Just because an interview doesn’t go perfectly doesn’t mean it’s a lost cause. Not every mistake is make-or-break, so don’t let yourself get blind-sighted by anything once you’re in the room.
The most important thing to remember if you do make a mistake is not to panic. Mistakes are human, and it won’t be the first time someone has stumbled in an interview. How you recover is what’s more important.
When we make mistakes, especially in high-pressure situations, we tend to go into overdrive to try and make up for it. This usually doesn’t go too well, as people can tend to ramble to distract.
Take a moment before responding and really think about what you’re going to say. Avoid the temptation to rush through your response, and don’t start apologising profusely.
Remember, they’re probably meeting with a lot of people about the role, and you’re not going to be the only one who makes a mistake. Still feeling a bit panicked? Prepare the below and even if you do mess up you should be able to turn things around.
Common interview mistakes & how to avoid them
Turning up late or having to cancel
If you’re late for an interview, you’ll likely feel flustered and it won’t give the employer the best first impression. With that said, if you are late, or have to cancel, for a genuine reason don’t panic.
Let the interviewer know you’re running late, be apologetic and keep your cool if possible. If you’re the right person for the job a few minutes shouldn’t be a deal-breaker.
To avoid putting yourself in that situation research how to get to the interview location and advance and aim to turn up a few minutes early.
Too nervous so you don’t answer questions correctly
If the thought of a job interview makes you nervous, don’t panic – there are ways to make the whole process more relaxing and even enjoyable. It might seem simple, but practice and preparation really are the answer to combatting nerves.
If you don’t know where to begin with preparation, competency-based questions are a reliable place to start. If you can answer these kinds of questions comfortable you have nothing to worry about.
Always research the company too, have some questions ready to ask them and some answers to soft skill questions such as ‘what do you do in your spare time’. Sometimes it’s the ‘easy’ questions like this that can catch people off guard.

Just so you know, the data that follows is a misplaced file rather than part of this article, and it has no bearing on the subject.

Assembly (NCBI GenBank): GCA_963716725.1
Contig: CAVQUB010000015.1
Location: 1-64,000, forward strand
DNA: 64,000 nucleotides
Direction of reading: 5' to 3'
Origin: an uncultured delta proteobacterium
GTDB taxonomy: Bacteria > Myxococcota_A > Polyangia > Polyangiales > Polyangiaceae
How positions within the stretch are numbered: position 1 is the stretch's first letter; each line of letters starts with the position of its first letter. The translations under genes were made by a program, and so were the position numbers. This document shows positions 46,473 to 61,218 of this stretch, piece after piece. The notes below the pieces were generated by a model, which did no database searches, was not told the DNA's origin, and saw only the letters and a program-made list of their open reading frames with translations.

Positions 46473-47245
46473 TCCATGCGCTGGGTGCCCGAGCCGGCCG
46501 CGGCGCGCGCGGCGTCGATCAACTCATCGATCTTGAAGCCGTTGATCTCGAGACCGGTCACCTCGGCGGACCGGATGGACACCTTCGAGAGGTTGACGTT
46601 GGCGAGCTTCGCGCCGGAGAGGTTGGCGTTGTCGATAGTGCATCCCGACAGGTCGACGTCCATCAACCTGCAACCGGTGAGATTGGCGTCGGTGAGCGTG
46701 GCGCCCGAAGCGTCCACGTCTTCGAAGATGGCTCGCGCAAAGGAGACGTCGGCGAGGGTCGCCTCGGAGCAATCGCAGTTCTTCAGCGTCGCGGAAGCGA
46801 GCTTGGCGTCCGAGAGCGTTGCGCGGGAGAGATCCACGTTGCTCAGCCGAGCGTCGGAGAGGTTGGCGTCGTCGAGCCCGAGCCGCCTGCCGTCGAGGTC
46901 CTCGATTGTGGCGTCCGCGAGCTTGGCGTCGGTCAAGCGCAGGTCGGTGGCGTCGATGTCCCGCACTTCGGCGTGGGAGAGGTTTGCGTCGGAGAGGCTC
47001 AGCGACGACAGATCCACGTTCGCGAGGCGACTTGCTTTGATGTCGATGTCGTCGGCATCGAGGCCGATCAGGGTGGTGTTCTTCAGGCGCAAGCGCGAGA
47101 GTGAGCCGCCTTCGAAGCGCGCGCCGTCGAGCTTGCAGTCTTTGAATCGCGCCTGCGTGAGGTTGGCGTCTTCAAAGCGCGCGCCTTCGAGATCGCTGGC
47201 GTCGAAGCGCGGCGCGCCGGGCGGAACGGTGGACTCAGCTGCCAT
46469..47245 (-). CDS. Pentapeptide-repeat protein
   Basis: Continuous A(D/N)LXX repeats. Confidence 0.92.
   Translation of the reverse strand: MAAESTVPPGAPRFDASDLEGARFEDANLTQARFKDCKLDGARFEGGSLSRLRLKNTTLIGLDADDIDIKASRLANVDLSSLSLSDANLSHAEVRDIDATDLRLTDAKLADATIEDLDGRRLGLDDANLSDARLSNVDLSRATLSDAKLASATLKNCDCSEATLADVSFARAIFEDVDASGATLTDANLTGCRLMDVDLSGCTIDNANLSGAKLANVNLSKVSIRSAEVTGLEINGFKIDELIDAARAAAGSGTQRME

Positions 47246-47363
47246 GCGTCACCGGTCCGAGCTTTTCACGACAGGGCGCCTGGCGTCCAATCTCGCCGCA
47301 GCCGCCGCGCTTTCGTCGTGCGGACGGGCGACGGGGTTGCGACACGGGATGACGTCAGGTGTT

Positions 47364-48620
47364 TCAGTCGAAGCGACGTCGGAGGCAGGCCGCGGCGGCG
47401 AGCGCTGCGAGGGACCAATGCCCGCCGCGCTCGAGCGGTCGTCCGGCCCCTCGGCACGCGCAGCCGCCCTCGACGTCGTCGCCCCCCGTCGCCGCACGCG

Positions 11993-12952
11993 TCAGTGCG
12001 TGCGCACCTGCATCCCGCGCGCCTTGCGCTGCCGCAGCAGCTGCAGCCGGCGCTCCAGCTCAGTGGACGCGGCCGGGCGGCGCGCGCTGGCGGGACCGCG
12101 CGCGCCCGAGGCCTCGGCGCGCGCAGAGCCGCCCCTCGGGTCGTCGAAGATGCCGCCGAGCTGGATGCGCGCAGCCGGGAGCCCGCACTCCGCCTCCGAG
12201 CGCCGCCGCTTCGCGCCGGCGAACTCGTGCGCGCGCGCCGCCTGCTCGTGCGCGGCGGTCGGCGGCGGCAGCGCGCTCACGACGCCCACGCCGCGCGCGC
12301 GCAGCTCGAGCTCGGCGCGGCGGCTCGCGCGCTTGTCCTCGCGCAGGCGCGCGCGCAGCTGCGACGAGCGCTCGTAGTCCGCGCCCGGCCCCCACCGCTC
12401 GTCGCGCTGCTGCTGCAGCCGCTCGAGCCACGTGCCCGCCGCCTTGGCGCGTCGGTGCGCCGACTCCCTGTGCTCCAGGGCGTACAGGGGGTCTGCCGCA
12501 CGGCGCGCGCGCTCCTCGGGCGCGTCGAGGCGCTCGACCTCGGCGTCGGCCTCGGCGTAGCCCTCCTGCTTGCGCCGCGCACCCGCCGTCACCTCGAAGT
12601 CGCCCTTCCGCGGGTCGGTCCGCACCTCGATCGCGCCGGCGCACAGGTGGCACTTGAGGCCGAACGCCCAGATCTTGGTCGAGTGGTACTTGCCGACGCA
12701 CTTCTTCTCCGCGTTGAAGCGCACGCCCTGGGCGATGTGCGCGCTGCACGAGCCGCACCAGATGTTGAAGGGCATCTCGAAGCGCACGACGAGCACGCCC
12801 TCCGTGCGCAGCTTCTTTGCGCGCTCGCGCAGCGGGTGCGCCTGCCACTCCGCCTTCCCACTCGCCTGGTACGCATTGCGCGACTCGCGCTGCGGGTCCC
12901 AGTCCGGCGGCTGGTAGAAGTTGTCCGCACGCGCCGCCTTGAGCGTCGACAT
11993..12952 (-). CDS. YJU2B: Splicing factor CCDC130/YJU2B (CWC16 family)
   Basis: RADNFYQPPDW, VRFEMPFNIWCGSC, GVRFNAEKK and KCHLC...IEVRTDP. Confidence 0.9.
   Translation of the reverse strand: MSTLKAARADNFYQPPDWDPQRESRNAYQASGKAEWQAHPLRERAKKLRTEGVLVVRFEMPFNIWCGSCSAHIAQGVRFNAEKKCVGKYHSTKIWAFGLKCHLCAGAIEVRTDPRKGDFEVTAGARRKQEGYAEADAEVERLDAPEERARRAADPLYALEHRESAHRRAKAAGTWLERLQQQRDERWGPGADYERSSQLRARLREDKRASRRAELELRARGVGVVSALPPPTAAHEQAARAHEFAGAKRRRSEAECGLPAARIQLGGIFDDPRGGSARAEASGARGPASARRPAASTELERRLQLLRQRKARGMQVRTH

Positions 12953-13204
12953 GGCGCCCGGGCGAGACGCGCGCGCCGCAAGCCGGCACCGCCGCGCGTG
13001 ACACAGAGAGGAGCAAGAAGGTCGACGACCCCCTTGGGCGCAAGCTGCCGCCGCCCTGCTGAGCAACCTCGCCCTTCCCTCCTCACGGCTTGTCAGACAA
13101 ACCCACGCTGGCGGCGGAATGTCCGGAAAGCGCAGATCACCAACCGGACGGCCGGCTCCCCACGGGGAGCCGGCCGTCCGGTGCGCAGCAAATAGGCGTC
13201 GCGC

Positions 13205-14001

Practice can help ease nerves too and ensure your body language on the day is more relaxed. If you’re working with a recruiter, they’ll usually be happy to do a mock interview with you. A friend or family member who is comfortable giving feedback can be helpful too.
Not following up afterwards
After a job interview, you should send a short thank-you note via email. This shows your still interest and increases your chances of getting feedback. Whether the feedback is good or bad, it’ll help you prepare for future interviews and avoid any misunderstandings.
Not being yourself
If you’re trying to conceal certain personality traits or over embellish your skillset things won’t go well. Even if you do get the job, you’ll be starting off your new role on the wrong foot.
If you don’t have all the skills for the job be honest and let the employer know you’re willing to upskill and have done successfully in the past. Likewise, if you don’t feel comfortable enough to show your personality in an interview it’s probably not the right company for you.
How to recover from a bad interview
If you’ve followed up from an interview and don’t hear back, it’s likely you didn’t get the job. It’s never a good feeling to not make it past interview stage but remember, there are other roles out there and you never know when the company could be hiring again.
In my previous role, I had applied for a job at the company years prior when realistically I didn’t have the right experience. I didn’t get an offer, but I did apply a year later and ended up working in that company for many years. Just cause it’s no now, doesn’t mean it will be in the future.
If you feel you messed up look back on your interview honestly. What could you have done better? Was the role really suited to your skills and personality? Did you prepare enough?
If you’re working with a recruiter, ask them if the interviewer provided any feedback. If a recruiter has a relationship with that company, they’re often more than happy to provide follow up.
You never know what valuable info you could learn from this. Overall, learn from your mistakes and don’t let one set back prevent you from continuing in your job search.